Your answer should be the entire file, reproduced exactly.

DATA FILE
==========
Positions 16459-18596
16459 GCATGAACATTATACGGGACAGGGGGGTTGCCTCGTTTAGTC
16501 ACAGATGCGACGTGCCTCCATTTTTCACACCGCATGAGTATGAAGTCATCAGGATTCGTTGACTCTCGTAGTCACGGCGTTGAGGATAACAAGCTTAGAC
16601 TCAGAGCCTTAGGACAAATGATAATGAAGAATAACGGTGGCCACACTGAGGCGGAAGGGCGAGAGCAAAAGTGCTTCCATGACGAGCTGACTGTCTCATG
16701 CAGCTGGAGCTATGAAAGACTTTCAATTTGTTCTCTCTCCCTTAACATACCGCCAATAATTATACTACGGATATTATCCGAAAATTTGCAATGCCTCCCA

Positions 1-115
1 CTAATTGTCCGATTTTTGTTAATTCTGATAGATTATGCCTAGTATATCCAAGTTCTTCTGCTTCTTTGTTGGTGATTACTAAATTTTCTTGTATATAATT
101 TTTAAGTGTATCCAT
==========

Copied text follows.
Positions 16459-18596
16459 GCATGAACATTATACGGGACAGGGGGGTTGCCTCGTTTAGTC
16501 ACAGATGCGACGTGCCTCCATTTTTCACACCGCATGAGTATGAAGTCATCAGGATTCGTTGACTCTCGTAGTCACGGCGTTGAGGATAACAAGCTTAGAC
16601 TCAGAGCCTTAGGACAAATGATAATGAAGAATAACGGTGGCCACACTGAGGCGGAAGGGCGAGAGCAAAAGTGCTTCCATGACGAGCTGACTGTCTCATG
16701 CAGCTGGAGCTATGAAAGACTTTCAATTTGTTCTCTCTCCCTTAACATACCGCCAATAATTATACTACGGATATTATCCGAAAATTTGCAATGCCTCCCA

Positions 1-115
1 CTAATTGTCCGATTTTTGTTAATTCTGATAGATTATGCCTAGTATATCCAAGTTCTTCTGCTTCTTTGTTGGTGATTACTAAATTTTCTTGTATATAATT
101 TTTAAGTGTATCCAT